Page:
It's a funny thing. Trump doesn't seem to realize that Republicans can't just wave a magic wand and do anything they want. They're going to need Democratic support for most of his initiatives. But that doesn't stop him from insulting them at every turn. If this represents his crack negotiating skills, I wouldn't hold my breath for any great trade deals.

That said—and with the caveat that I faded out during his final 15 minutes—it was an OK speech. I'd give it a B or a B-.

Full transcript here.


I am keeping the old-school flame alive tonight with yet another display of liveblogging. This time, it's Donald Trump's first State of the Union address. Except it's not really a SOTU. Right? Anyway, here we go.

10:09 pm - And it's over after 60 minutes. It was pretty policy free, which is maybe understandable after only a month. But it was really nothing more than a statement of goals. You'd think maybe he could have talked a little bit about some details.

10:07 pm - Apologies. I sort of tuned out when Trump started the fearfest over immigrant crime.

9:50 pm - Trump says the murder rate increased in 2015 at highest rate in half a century. This is a brand new crime stat from Trump, but no better than his old ones. Murder was up 11% in 2015, but it was up a whole lot more in the 60s and 70s.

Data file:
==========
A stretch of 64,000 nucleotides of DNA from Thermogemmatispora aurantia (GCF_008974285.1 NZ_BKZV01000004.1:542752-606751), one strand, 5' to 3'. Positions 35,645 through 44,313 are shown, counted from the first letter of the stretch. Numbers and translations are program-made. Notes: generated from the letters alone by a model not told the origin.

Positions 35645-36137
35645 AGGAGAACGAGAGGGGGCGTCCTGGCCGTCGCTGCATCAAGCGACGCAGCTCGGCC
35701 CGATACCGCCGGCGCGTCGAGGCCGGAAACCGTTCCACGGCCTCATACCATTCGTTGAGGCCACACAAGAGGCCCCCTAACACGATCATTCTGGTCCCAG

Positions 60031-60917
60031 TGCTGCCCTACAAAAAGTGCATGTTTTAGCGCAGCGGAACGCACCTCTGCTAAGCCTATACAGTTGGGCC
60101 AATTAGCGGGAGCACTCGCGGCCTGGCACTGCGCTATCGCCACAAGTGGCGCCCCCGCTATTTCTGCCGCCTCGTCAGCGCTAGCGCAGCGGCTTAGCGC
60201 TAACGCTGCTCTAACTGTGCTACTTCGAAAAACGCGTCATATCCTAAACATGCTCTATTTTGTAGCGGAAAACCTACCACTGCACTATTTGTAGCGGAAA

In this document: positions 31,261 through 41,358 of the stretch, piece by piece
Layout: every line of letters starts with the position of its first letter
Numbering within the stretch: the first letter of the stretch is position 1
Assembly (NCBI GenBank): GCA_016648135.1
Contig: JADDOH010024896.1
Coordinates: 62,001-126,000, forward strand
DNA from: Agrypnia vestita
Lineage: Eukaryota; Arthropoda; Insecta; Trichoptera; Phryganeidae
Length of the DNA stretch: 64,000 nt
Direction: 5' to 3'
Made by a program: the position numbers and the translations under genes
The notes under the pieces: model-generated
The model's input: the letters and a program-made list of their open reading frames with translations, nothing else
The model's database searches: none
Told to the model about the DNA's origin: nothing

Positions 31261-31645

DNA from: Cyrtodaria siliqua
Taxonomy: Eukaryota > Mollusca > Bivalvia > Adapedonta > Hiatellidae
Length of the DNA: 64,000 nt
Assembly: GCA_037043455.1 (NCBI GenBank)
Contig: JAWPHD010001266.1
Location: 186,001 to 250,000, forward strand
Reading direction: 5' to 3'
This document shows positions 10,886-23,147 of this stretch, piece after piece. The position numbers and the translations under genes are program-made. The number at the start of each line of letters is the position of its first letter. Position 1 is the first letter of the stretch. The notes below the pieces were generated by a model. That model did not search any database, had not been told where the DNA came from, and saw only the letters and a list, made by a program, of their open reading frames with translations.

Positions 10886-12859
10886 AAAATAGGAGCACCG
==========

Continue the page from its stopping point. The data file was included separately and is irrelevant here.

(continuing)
9:43 pm - Nancy Pelosi is not impressed when Trump points at her and demands that we get rid of the "imploding Obamacare disaster."

9:40 pm - No, Donald, the way to make health care available to everyone is not to reduce the price of insurance. It's to reduce the price of health care.

9:31 pm - Trump says American companies are the most heavily taxed in the world. I know Republicans love to say this, but it ain't true.

9:30 pm - Now it's time to blame Obama for everything wrong with America. And there's plenty wrong! However, the fact that 94 million people are out of the labor force isn't one of them, Donald.

9:28 pm - I knew this speech was going to be pretty policy free, but come on. So far it's just a slightly more decorous version of one of his rallies.

9:26 pm - We cannot allow a "beachhead of terrorism."

9:24 pm - Trump has the guts to say Radical. Islamic. Terrorism. It's about damn time. Now we'll finally get a handle on ISIS.

9:22 pm - China has a Great Wall. Trump says we'll have a Great Great Wall.

9:21 pm - Again with the billions and billions of dollars.

9:20 pm - Now he's going to wipe out the drug cartels and eliminate all the drugs pouring into the country. How? A task force, apparently.

9:18 pm - He's going to save additional billions on government contracts. Maybe. But so far his record is $0.

9:17 pm - "Billions and billions of dollars." Is this some kind of Carl Sagan riff? Does Trump realize that this is not really a lot of money for new jobs?

9:08 pm - Trump is at the lectern early! He's so punctual. Plus he didn't have to waste too much time being mobbed as he walked down the aisle.

9:06 pm - Trump is in the building.

9:04 pm - This afternoon my Twitter feed was all atwitter with a few excerpts from the speech released earlier today by the White House. Apparently Trump is going to suggest that we can cure all of our diseases if we just clap hard enough.

9:01 pm - For the record, I think it will be disgraceful if any member of Congress gets up and yells "You lie!" whenever Donald Trump lies. Which he will. You just know it. OTOH, I think it would be awesome if Nancy Pelosi and Chuck Schumer led a chant of the entire Democratic caucus yelling "You lie!" whenever Trump lies. That would be the greatest thing ever.